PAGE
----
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I just finished, and I feel refreshed, as if I just had the most rejuvenating fellowship. Not with finger foods and gossip and complaints veiled as concerns, but early church gathering of The Way style. I wasn't even part of the book, yet I feel celebrated, as a woman daily fighting chronic illness, as a woman of valor.
I felt especially drawn closer by the chapter of the veneration of motherhood as the goal and role of the Christian Proverbs 31 woman. My illnesses have taken that ability away from me--unable to conceive, too sick to adopt. Rachel's study, words, and bright, feisty spirit showed me that I am no less for that, but that childless women played pivotal roles in God's plan and Jesus' ministry!
Should Team Dan and Rachel welcome a newcomer to break bread, I shall come bearing my own gifts: knitting needles and stories of growing up in a tiny Southern Episcopal church.

This is how you should feel after reading a book, as if you are a better person for it!
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on August 23, 2017
Although the author's conclusions I mostly disagree with, I did still find this worth reading. It helped me to understand the perspective of women from an Evangelical POV. Each chapter focuses on a particular aspect of womanhood i.e. beauty, submission, modesty ect. The author draws from many different interpretations and practices from the Christian spectrum (howbeit not without bias of course) from Vision Forum ministries to No Greater Joy from Amish to Catholic, which all naturally claim to unequivocally have the practice of 'Biblical Womanhood' correct. The plethora of distinctions in the practice and interpretation of biblical womanhood among Christians is a testimony in itself as to the lack of a clear understanding of how the woman of Genesis 1:26-27 bears the image of God. Bearing an image is far more than finding feminine characteristics of gentleness and helpfulness in God. Since the book doesn't address the mysterious nature of the feminine image it tends to just spin the topics of greatest controversy regarding what woman should or shouldn't do in practice. The author's reflections on blog commentary and personal cracks at biblical literalism gave opportunity for a good laugh, if you're not too staunch to consider how such hard line positions may be viewed by others.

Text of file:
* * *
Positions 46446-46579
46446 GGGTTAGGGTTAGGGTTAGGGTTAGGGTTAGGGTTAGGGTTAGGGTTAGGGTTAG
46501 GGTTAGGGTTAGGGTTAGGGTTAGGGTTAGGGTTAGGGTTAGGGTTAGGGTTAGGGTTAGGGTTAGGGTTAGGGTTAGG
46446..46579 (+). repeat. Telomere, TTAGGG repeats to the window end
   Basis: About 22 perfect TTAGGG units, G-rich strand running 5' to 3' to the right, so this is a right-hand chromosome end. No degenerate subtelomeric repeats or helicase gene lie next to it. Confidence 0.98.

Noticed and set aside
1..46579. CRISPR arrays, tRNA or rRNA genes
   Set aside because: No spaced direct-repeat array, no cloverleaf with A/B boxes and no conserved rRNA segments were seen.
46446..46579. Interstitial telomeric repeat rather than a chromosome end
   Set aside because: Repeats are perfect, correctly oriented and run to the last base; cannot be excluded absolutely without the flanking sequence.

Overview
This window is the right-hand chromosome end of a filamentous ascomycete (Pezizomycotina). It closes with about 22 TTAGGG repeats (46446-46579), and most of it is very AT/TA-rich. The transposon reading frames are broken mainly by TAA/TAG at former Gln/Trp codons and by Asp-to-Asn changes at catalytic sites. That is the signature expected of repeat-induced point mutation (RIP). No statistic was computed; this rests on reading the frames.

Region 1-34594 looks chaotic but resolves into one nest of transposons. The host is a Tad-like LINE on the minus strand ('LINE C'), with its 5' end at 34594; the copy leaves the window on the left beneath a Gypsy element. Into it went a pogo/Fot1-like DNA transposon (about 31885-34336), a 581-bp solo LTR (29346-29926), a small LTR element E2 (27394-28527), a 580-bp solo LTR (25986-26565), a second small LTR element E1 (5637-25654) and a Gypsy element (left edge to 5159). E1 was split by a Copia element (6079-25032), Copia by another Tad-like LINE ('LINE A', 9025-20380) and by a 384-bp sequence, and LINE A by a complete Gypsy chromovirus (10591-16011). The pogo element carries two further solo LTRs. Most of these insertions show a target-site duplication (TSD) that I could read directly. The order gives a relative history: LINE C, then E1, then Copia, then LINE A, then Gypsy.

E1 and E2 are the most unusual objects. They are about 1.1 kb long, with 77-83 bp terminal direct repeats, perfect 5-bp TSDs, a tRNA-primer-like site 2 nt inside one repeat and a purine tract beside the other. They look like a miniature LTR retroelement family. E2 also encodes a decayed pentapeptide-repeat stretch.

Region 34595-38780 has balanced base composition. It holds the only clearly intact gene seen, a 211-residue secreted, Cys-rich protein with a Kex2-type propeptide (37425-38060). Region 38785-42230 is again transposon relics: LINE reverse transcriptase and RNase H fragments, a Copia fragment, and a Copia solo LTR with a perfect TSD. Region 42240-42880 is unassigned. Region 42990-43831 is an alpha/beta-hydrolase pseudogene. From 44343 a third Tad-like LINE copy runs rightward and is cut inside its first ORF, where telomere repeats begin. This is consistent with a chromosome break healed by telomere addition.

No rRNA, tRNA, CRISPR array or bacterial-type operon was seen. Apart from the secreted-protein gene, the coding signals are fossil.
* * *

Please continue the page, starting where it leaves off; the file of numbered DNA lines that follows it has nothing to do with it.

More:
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on January 9, 2014
After reading many of the negative reviews and hearing what so many have to say, I am shocked. To say that this is a mockery of Christianity or that it is anti-Christian misses the entire point. So many read books (and the Bible) with so many preconceived notions that it often hard to hear what the text actually says. If you can put away any hard feelings for Rachel Held Evans and read what is written here, you can see that she was on a rather intense journey that resulted in the redemption of many things including ideas that had been misinterpreted and misused and the author's own faith! Yes, many of the 'virtues' that she pursues begin with her antiquated and improper thoughts concerning them and an outright mockery, but if you continue reading you will see what God showed her in this time. He revealed a great many truths that would do us all good to see. Further more, if you read the ideas, or 'resolutions' that she will continue on with, the things that she will take away from this journey, you can see that many of the things she may have previously mocked are the very things God has used in her life.

I may not recommend this book to all my Christian friends because it is controversial and thought-provoking. Not everyone is there yet. But to totally annihilate any good that may come from this is completely wrong.
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on June 22, 2014
This thoroughly enjoyable book has been out for a year-and-half now and has had lots of coverage, so it doesn't need a synopsis; anyone who is going to look at reviews at this point knows what its about. Like many who have read this book, I am a big fan of Rachel Held Evans' blog, which I follow faithfully. I do so not only for her own writing, but also for the links she regularly posts, and for her guest writers. Her blog is a great virtual _ salon _, in the best tradition, and as far as I am concerned, it just keeps getting better.